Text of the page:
BELLEVUE, Wash. —AUGUST 22, 2018— Educators overwhelmingly believe educational technology is an effective tool for improving student outcomes, according to a new national survey from DreamBox Learning® and PBS, organizations that are both committed to transforming the future of learning to impact student achievement by supporting educators’ needs in the classroom. The study, which was conducted by Education Week Research Center, also reveals that educators want more support to effectively use those technology tools.
The survey, which gathered perceptions from a national sample of teachers in grades PreK-8, school-based leaders, and district leaders, confirmed that educational technology plays a major role in classrooms across the country. More than half of respondents said their students use a digital device or technology at least a few times a week, and two out of five respondents said that at least half of all student work is completed digitally. In addition, teachers reported they want more professional development in pedagogy and instructional methods, along with training and support to more effectively use educational technology.
“We conducted the survey in order to better understand the kinds of support that districts and schools need so they can leverage classroom technology in meaningful ways,” said Tim Hudson, Ph.D., Chief Learning Officer at DreamBox. “It’s great to see that teachers believe education technology enables rich differentiation and deep learning for students. Now, as the survey shows, we must give them the level of support and professional development they deserve so they can use digital tools strategically and effectively.”
“The results are clear: Educators view educational technology as a tool to implement instructional approaches they value,” said Holly Kurtz, director of the Education Week Research Center. “Almost all educators categorized differentiated instruction and personalized learning as valuable or very valuable. Additionally, most educators surveyed report that, specifically in math, differentiated instruction can help students learn at their own pace if the right curricular resources and technologies are available.”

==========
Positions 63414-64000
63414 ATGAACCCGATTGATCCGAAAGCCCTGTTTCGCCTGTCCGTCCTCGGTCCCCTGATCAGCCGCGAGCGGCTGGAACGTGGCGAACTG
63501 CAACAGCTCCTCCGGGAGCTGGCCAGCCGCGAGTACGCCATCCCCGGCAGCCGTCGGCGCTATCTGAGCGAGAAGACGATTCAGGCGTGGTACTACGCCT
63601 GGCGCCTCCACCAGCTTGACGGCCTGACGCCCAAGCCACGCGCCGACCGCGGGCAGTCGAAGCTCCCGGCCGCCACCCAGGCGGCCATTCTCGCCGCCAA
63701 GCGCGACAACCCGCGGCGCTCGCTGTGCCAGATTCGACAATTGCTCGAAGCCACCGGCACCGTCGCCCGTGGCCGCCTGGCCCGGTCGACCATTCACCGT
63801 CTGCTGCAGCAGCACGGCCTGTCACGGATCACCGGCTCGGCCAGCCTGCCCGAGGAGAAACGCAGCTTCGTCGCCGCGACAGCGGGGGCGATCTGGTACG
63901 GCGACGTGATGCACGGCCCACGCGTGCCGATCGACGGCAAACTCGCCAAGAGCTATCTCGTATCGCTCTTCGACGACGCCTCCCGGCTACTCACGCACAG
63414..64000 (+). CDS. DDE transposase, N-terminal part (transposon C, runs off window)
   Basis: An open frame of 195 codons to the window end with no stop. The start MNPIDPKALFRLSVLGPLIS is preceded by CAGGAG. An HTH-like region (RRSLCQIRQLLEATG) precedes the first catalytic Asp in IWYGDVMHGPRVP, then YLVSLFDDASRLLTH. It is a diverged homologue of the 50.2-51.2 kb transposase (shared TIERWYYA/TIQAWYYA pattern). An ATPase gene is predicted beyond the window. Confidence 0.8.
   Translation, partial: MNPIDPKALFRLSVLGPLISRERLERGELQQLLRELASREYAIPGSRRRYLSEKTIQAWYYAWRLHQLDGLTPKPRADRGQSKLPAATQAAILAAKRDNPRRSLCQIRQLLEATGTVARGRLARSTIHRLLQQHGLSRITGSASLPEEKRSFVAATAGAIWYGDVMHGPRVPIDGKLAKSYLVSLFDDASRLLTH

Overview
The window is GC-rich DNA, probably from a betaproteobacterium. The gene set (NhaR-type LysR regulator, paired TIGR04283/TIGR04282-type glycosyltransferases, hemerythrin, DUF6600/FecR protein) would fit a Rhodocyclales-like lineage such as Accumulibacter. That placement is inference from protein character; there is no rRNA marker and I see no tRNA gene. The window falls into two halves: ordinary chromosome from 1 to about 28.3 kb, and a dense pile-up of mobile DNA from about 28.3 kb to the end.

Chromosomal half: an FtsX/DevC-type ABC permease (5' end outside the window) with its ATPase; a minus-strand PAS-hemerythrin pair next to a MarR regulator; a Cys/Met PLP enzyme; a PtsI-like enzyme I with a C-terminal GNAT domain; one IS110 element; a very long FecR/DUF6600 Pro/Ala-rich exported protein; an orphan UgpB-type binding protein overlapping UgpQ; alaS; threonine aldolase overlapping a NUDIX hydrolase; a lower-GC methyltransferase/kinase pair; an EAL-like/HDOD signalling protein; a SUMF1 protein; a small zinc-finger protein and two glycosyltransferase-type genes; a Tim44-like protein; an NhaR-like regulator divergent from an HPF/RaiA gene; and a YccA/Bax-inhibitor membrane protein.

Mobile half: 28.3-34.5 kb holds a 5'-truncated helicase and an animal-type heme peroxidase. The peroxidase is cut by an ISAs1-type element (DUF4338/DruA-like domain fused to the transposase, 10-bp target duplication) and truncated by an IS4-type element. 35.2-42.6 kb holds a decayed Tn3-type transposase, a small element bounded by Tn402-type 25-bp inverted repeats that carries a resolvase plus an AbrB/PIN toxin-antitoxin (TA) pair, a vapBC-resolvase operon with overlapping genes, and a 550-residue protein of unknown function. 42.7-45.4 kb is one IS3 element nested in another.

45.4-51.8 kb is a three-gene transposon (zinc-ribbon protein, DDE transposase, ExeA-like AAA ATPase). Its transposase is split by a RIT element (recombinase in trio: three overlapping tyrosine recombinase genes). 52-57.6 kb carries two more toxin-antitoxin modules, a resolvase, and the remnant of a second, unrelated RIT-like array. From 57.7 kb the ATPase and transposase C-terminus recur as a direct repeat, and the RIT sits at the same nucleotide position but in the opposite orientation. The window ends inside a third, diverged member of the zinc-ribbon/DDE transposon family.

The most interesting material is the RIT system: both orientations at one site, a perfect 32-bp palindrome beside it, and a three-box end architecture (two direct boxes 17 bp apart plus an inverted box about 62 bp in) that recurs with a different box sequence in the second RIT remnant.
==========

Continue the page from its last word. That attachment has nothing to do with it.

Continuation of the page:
Early childhood educators showed a greater desire for support with technology than their peers. The survey found that 52 percent of PreK-2 teachers, compared to 45 percent of 3-8 grade teachers, do not feel they have the support they need to effectively use educational technology. Additionally, while 56 percent of teachers in grades 3 through 8 call for more devices, 70 percent of PreK-2 teachers reported a need for more hardware for their students and classrooms.
“Teacher support and student success are inextricably linked,” said Sara Schapiro, Vice President of Education, PBS. “It’s vital that we understand the needs of all teachers, starting in early education, in order to help them more effectively drive learning in the classroom. This survey has been an exciting way to better understand those needs related to educational technology, and we’re looking forward to leveraging the results to support educators in their professional learning journeys at PBS and our member stations.”